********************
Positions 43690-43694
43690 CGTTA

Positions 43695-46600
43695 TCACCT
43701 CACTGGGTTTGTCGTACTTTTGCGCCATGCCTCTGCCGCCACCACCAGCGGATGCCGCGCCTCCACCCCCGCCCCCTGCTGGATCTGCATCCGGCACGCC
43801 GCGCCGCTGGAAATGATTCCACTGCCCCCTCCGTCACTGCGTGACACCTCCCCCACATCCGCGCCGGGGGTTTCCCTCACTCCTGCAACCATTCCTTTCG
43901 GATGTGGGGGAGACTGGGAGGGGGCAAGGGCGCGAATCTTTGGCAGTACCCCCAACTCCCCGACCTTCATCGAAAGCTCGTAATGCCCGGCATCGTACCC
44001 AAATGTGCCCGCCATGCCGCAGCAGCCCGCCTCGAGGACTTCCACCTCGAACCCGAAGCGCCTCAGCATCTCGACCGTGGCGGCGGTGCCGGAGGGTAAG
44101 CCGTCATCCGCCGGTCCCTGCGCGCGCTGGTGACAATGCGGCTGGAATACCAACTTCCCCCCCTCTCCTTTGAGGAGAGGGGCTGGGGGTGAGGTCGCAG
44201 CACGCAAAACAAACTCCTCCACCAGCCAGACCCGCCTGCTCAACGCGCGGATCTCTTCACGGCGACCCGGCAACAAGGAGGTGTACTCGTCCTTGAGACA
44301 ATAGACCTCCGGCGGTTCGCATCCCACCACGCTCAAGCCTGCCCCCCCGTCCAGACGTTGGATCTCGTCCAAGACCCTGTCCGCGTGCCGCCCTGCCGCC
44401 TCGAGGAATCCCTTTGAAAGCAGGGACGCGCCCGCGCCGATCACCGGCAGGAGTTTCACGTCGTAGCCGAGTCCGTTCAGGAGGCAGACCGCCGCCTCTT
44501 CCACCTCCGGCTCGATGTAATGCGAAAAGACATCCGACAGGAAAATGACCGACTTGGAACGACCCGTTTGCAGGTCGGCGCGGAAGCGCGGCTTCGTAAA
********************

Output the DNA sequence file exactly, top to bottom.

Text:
Positions 43690-43694
43690 CGTTA

Positions 43695-46600
43695 TCACCT
43701 CACTGGGTTTGTCGTACTTTTGCGCCATGCCTCTGCCGCCACCACCAGCGGATGCCGCGCCTCCACCCCCGCCCCCTGCTGGATCTGCATCCGGCACGCC
43801 GCGCCGCTGGAAATGATTCCACTGCCCCCTCCGTCACTGCGTGACACCTCCCCCACATCCGCGCCGGGGGTTTCCCTCACTCCTGCAACCATTCCTTTCG
43901 GATGTGGGGGAGACTGGGAGGGGGCAAGGGCGCGAATCTTTGGCAGTACCCCCAACTCCCCGACCTTCATCGAAAGCTCGTAATGCCCGGCATCGTACCC
44001 AAATGTGCCCGCCATGCCGCAGCAGCCCGCCTCGAGGACTTCCACCTCGAACCCGAAGCGCCTCAGCATCTCGACCGTGGCGGCGGTGCCGGAGGGTAAG
44101 CCGTCATCCGCCGGTCCCTGCGCGCGCTGGTGACAATGCGGCTGGAATACCAACTTCCCCCCCTCTCCTTTGAGGAGAGGGGCTGGGGGTGAGGTCGCAG
44201 CACGCAAAACAAACTCCTCCACCAGCCAGACCCGCCTGCTCAACGCGCGGATCTCTTCACGGCGACCCGGCAACAAGGAGGTGTACTCGTCCTTGAGACA
44301 ATAGACCTCCGGCGGTTCGCATCCCACCACGCTCAAGCCTGCCCCCCCGTCCAGACGTTGGATCTCGTCCAAGACCCTGTCCGCGTGCCGCCCTGCCGCC
44401 TCGAGGAATCCCTTTGAAAGCAGGGACGCGCCCGCGCCGATCACCGGCAGGAGTTTCACGTCGTAGCCGAGTCCGTTCAGGAGGCAGACCGCCGCCTCTT
44501 CCACCTCCGGCTCGATGTAATGCGAAAAGACATCCGACAGGAAAATGACCGACTTGGAACGACCCGTTTGCAGGTCGGCGCGGAAGCGCGGCTTCGTAAA